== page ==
[…] As a starting point, I would read the Million Dollar Journey’s posts on this subject. It is an extremely good summary on taxes (please note it only applies to Canadians though). The one thing to understand about the Canadian tax system is that it punishes the generation of passive income relative to active income in a corporation. Active income is income you make from your job or business. Passive income is made from investing, rental income and royalties. Outside of the corporation, the tax treatment is neutral in the respect that, removing the dividend tax credit and capital gains from the equation, you are generally taxed at your personal income tax rate. […]

[…] If you were to invest $10,000, and sell 2 years later for $10,000, your profit would be considered $10,000. So to calculate your capital gains, with a 40% tax rate, would be $5000 x 40% = $2000 tax payable. Even in the scenario where the shares don’t change in price, you will receive a $2000 gain ($4000 tax return – $2000 tax payable). […]

[…] Confused about all the tax talk? Stay tuned, i’ll post later about how Canadian taxes work. […]

[…] How Investing Taxes Work (Part 1 – Capital Gains) | Million Dollar in a non-registered account, you will be subject to capital gains (CG) tax . What are capital gains? Capital gain The one thing to understand about the Canadian tax system is that it punishes the […]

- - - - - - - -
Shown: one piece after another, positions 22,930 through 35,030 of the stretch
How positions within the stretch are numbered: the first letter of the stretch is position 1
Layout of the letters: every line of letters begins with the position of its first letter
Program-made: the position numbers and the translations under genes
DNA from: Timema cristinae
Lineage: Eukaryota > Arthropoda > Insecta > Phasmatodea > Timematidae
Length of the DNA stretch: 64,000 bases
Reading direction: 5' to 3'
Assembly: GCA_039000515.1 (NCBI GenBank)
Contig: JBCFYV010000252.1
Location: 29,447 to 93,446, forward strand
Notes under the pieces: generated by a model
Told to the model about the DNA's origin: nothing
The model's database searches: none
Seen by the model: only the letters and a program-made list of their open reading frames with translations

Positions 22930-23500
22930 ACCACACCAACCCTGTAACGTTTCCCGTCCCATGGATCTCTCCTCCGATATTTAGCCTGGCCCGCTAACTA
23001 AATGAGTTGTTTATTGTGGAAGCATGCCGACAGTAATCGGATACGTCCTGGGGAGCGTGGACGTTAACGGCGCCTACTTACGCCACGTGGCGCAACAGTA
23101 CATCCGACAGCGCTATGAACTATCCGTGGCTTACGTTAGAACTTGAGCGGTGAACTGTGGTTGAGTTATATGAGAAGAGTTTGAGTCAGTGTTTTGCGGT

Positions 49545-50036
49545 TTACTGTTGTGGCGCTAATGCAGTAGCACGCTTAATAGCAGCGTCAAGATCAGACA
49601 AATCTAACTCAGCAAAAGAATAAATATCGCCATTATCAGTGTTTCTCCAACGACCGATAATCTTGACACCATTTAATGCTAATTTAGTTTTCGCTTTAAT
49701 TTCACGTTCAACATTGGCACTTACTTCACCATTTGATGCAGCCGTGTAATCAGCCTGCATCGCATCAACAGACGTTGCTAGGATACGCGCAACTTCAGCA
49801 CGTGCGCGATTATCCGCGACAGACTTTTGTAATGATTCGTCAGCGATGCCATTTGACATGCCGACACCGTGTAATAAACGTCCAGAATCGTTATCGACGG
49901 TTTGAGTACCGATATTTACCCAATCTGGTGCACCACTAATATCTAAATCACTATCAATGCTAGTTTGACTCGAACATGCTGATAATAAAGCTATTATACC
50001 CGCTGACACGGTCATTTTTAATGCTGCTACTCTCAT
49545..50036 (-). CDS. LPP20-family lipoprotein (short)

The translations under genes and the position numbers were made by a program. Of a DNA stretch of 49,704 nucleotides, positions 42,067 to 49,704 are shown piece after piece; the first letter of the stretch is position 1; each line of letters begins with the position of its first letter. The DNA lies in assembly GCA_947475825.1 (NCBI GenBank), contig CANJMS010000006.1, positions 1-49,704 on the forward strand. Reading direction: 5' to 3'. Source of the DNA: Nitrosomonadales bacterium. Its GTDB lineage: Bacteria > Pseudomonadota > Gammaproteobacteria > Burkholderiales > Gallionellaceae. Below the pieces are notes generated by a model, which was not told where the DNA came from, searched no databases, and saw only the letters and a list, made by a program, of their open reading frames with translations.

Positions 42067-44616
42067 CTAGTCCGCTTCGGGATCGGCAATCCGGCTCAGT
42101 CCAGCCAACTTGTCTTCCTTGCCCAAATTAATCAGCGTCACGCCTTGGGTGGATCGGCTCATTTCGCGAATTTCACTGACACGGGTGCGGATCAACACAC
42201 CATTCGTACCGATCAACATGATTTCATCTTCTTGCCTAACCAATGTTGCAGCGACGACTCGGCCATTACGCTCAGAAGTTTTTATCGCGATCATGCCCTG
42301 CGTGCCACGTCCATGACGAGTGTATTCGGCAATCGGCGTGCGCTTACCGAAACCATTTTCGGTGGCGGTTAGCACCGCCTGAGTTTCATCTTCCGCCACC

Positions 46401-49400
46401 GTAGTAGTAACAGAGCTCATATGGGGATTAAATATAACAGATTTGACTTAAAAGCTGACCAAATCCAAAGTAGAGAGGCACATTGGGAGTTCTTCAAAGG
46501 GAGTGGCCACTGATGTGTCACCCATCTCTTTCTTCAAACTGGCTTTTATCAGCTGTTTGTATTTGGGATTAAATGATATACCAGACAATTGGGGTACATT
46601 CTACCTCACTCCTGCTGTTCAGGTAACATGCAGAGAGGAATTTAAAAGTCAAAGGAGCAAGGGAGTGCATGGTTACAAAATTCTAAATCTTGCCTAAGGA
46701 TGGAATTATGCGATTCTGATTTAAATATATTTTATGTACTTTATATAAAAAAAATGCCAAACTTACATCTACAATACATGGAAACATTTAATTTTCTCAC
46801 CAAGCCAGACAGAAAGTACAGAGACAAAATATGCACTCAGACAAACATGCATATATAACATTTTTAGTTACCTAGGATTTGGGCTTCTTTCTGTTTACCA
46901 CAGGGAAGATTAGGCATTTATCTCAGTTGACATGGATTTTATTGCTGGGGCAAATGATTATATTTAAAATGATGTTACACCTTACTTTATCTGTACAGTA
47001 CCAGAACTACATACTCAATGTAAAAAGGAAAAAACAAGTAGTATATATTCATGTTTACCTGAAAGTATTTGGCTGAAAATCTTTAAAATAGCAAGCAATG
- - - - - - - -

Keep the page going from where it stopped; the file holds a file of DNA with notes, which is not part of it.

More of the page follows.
[…] interest income is taxed 100% at your marginal rate.  For more info read my article about how Canadian investment taxation works.  So if your marginal rate is 40%, then 40% of your interest income/profit will be taken by […]

Hi!This is my first entry.I have in the process of purchasing a condo in Panama.Our principle residence will remain in Canada so I was wondering what capital gains would be in place if I sold this condo and if I should register it under a business name.

Thanks very much for the clear explanation.
I wonder if you could answer me three questions:

1, do i need to report the realized short-term profit (but still kept in the non-reg account) even though the amount is NOT cashed out?
for example, in year 2005, an initial investment is $1000, and the short-term realized profit is $200, no loss. However, i did not cash out any. Am i required to report the $200 profit?

2, is that true to say the taxes will apply only if i cash out any money from the non-reg account??

3, if one day down the road, i closed my non-reg account and cash out everything, will the taxes only apply towards the NET profit or entire cashed out amount?

thanks very much

If you sold the security/stock/etf then you did “cash out” it doesn’t matter if the money is still just sitting in the account.

thanks very much for the reply.
i wonder what i should do if i did not report previous years’ capital gains due to the misinformation. Will there a penalty? what shall i do?